What You Need to Know About Shadow IT

What You Need to Know About Shadow IT

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Despite substantial investments made in fighting shadow IT, organizations see an unprecedented increase in its appearance over the past few years. With the outbreak of  Covid-19, more and more organizations embraced the hybrid company culture, increasing the means for remote-work applications.

Not only does shadow IT pose a major threat to organizations’ security, but the financial implications are also extensive. According to Gartner, between 30% to 40% of IT spending in large organizations goes to shadow IT.

What is Shadow IT? 

Shadow IT refers to the use of any software, hardware or cloud services, operated within your organization’s IT network but outside the IT/security department’s knowledge or without the proper authorization.

Shadow IT often emerges from the constant search for technology innovations in or for the workplace, that encourages employees in various departments to look for better, more efficient ways to solve their specific problems or needs, even something as innocuous as installing an unauthorized Chrome plugin that can inject malicious code. However, whether due to an individual employee or an entire department, it results in various unknown assets and possibly dangerous connections to the organization’s infrastructure.

Cost Reduction and Financial Optimization – How Can Organizations Make From Less? 

The push for innovation and the search for more technical solutions bear both operational and financial challenges, which often conflict with the company agenda, mostly based on the conflicting ideas between cost reduction and financial optimization asking “How can we make more from less?”. A very difficult and time consuming process.

Often, organizations find out that looking to spend less, can end up in costing more. 

Stakeholders must understand and more importantly, accept that unknown shadow IT activities have a significant impact on the organization’s network security postures and their financial plan.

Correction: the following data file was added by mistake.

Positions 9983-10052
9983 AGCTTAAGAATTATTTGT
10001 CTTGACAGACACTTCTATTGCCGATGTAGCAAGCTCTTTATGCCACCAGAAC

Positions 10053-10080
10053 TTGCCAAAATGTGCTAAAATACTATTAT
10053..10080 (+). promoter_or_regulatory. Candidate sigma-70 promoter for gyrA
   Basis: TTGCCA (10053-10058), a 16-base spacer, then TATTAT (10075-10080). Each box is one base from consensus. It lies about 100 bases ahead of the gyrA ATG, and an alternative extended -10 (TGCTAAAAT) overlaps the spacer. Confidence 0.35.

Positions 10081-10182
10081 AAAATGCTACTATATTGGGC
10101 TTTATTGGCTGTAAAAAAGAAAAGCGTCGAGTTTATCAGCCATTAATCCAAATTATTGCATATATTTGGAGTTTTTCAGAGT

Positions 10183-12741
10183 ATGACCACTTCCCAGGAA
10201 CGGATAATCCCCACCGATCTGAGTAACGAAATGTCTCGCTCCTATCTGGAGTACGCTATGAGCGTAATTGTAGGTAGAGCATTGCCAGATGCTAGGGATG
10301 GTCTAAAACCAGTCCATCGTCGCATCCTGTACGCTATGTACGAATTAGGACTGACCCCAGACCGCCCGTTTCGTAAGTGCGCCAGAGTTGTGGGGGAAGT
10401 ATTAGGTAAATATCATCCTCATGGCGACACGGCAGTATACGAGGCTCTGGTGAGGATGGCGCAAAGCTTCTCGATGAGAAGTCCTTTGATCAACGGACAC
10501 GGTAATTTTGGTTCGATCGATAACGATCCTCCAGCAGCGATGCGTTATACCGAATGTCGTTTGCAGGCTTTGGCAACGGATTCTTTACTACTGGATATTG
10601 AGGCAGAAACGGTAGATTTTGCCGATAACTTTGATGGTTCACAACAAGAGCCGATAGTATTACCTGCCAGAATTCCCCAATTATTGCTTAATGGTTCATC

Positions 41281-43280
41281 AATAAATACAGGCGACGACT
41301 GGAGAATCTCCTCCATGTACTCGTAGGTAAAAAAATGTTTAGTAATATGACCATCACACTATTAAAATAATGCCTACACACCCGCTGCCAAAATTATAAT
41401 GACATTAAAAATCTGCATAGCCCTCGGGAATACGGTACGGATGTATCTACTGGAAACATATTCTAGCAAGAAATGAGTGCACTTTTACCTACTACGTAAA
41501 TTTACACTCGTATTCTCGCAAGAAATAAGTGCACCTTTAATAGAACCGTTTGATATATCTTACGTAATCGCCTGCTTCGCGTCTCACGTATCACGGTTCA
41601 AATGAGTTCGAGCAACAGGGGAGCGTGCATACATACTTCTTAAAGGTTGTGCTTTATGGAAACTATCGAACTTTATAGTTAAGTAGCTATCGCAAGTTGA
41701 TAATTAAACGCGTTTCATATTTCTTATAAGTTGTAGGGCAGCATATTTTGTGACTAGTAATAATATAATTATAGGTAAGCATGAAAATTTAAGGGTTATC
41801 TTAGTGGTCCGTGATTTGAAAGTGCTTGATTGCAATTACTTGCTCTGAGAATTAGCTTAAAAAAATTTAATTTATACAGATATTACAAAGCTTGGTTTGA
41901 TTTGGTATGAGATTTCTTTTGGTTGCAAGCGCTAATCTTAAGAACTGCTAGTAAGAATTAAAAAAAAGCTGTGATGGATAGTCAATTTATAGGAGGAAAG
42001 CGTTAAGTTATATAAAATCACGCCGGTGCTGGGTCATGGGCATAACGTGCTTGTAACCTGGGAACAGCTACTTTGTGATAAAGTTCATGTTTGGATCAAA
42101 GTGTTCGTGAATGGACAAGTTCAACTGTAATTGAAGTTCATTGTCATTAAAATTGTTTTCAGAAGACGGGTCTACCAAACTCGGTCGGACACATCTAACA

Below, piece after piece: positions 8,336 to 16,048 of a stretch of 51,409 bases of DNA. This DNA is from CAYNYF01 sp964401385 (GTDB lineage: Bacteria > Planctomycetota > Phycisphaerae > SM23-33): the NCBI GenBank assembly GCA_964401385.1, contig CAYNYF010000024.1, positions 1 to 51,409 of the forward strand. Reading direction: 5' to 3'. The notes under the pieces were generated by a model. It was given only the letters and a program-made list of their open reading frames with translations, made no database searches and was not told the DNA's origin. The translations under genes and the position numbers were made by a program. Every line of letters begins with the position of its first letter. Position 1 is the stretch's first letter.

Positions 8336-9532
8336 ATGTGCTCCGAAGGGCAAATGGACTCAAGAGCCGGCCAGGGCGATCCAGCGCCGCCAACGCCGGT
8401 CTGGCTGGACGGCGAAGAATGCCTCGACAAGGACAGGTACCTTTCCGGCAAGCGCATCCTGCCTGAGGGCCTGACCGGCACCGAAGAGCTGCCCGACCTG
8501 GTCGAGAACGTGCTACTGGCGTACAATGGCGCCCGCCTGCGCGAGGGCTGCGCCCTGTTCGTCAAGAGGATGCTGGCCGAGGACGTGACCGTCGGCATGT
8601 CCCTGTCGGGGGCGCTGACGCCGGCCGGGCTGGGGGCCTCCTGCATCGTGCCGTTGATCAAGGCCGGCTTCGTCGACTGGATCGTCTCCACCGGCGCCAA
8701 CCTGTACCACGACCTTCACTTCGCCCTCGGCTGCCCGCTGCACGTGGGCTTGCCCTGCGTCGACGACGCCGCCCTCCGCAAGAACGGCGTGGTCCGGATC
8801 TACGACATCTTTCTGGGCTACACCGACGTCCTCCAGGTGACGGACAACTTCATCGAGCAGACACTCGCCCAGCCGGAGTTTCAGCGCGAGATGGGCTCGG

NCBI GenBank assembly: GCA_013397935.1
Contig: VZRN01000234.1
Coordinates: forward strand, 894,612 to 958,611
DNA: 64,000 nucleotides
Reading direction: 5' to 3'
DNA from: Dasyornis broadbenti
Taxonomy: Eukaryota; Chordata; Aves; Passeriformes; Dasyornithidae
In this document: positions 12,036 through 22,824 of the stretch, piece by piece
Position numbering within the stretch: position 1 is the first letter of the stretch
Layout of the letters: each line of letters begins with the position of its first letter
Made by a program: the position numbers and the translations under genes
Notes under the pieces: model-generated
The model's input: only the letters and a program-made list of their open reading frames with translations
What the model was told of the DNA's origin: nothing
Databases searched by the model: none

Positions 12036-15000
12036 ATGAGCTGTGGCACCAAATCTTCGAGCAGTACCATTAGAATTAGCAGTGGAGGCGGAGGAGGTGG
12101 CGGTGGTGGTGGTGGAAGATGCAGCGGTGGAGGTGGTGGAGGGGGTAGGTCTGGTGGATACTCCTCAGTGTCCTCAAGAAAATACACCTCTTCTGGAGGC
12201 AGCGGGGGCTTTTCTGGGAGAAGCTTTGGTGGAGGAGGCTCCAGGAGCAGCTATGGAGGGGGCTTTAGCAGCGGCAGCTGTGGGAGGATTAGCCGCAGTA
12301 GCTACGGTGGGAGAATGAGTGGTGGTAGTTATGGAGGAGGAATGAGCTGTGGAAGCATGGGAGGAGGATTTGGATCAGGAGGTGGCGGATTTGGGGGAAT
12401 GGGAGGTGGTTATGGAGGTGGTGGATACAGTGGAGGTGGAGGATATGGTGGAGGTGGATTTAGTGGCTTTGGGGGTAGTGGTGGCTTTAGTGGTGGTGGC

What are the Risks of Shadow IT? 

Data security:

The security implications of shadow IT result from organizations trying to create software solutions and deploying technologies by connecting them to the primary internal network system. 

That same network is the main data transfer path and the endpoint of all the company stored information. The IT network connected to all company applications and software systems is now also connected to an unauthorized system that might compromise the entire IT ecosystem in a matter of minutes. 

For example, if your org has even one type of software that is not monitored/integrated with current security measures (managed by the IT department) there is high risk for data breaches and customer data leakage.

Typically, the IT/security team will conduct deep due diligence and technological checks to ensure the service meets specific requirements, especially in terms of cybersecurity. However, when software applications are acquired by business teams bypassing IT, the technical and secure oversight is lost. 

Shadow IT results in generated exposures and network vulnerabilities that are unknown to the security team. When the CISO implements the security controls as part of a de facto strategy, exposed assets are left unmanaged.

According to IBM’s latest research, the global average cost of a data breach is $3.86 million

Compliance:

Most likely, your organization runs operations under highly supervised industries, required to comply with government or industry standard regulations such as GDPR. Such ordinances are meant to secure and protect company and customer data.